What Is a CFO’s Role?
A chief financial officer (CFO) facilitates an organization’s growth and corporate health. As part of the C-suite, the CFO typically holds the company’s third-highest position and receives the highest pay. In addition to working alongside other members of the C-suite (reporting directly to the CEO), the CFO interacts with the board and other department heads. Managing the company’s finances broadens his perspective and sharpens his insights into the company’s financial well-being. His experience underpins both his current business strategies and his corporate foresight.
What Are a CFO’s Duties?
A CFO’s diverse duties encompass two primary objectives:
- Overseeing financial operations.
- Providing strategic financial advice to the CEO.
A more detailed daily to-do list might include the following:
- Preparing P&L reports or other financial statements.
- Delivering reports to stakeholders and other members of the C-suite.
- Tracking budgets, cash flow, and auditing.
- Preparing income and expense reconciliations.
- Advising on mergers and acquisitions.
- Planning financial moves.
- Obtaining funding.
- Analyzing financial data.
- Forecasting future trends.
- Identifying financial risks.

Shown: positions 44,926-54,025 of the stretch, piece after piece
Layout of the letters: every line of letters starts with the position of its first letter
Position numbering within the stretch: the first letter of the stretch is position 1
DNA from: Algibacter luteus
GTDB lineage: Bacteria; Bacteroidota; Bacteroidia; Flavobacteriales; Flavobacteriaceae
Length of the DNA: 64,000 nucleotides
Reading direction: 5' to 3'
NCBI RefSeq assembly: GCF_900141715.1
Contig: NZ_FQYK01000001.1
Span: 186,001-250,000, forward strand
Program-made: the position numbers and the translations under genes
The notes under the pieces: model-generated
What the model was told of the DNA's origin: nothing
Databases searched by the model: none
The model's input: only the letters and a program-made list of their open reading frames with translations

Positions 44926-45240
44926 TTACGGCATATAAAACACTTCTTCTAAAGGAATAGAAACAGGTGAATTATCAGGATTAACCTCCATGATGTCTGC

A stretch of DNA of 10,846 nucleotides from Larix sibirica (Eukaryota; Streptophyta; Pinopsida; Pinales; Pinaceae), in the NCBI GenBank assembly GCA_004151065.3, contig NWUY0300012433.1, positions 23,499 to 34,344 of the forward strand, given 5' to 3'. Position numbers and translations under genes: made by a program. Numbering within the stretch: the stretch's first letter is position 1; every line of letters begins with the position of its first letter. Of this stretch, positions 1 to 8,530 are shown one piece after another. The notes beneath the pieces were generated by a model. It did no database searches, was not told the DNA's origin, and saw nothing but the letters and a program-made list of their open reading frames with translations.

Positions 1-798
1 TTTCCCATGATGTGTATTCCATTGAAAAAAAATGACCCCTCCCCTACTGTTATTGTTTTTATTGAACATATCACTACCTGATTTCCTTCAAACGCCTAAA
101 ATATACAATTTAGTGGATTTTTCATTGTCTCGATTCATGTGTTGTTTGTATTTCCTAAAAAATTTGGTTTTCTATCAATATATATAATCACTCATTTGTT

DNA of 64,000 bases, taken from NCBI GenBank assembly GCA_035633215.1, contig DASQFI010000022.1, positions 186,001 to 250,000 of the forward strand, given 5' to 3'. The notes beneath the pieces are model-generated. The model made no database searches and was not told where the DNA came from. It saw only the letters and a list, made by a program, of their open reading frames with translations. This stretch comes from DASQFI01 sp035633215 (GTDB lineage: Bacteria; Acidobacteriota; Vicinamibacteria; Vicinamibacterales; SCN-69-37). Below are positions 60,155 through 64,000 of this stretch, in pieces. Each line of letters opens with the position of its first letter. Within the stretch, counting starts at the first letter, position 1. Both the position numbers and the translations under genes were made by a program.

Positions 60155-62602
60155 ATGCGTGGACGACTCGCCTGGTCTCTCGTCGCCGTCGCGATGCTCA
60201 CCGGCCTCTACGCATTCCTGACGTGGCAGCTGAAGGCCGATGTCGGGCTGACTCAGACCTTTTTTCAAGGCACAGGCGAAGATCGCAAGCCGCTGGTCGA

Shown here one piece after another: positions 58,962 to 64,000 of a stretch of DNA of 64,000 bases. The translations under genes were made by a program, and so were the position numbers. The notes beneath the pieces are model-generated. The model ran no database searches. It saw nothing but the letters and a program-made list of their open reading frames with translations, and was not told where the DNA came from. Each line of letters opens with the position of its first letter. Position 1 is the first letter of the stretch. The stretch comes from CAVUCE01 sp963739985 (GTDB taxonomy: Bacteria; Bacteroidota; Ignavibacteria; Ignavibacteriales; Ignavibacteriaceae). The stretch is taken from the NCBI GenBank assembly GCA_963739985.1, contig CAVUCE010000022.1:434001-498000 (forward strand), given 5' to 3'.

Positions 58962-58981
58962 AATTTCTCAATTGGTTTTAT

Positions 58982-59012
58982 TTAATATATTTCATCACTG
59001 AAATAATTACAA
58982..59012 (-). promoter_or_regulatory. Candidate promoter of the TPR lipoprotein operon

- Creating solutions and growth strategies.
The CFO leads a team of accountants, bookkeepers, financial controllers, accounts receivable/payable clerks, and other financial professionals. However, the “buck stops” with the CFO: he’s accountable for each report’s accuracy and the reasoning behind each expense. Most importantly, as a financial strategist, he analyzes financial data and reports his findings directly to the CEO.
What Are a CFO’s Qualifications?
The CFO’s role tops the corporate ladder; getting there takes years of education, experience, and business savvy. A CFO must have several advanced degrees and certifications in finance and economics. A background in accounting, analysis, and investment banking also proves helpful. Most organizations require CFO candidates to have an MBA, as well. Because the CFO role is an executive-level position, CFOs must excel in leadership, communication, time management, resolving conflicts, and negotiating.
Why a CFO?
A CFO brings a lot to the table. In addition to managing the organization’s financial resources, they exhibit capable leadership, risk assessment, and industry knowledge. The CFO role is not only fulfilling but also secure and well-paid. According to salary.com, the median salary for a CFO in the United States is $425,691. On the other hand, Glassdoor reports a median SFO salary of $321,500, and PayScale sets it at $133,000. CFOs working for Nonprofits clock in an average of $137,000. Bottom line – it depends on where you live and the size of your employer’s company. Regardless, a CFO ranks high in compensation in their locality.
The United States remains foremost in the global economic forum. While the CFO role traditionally exists only in large public companies, the demand for CFOs is growing. Small and mid-sized companies increasingly recognize the benefits of having a CFO’s expertise and insight. The Bureau of Labor Statistics foresees that the need for financial managers will grow as much as 15% through 2029.
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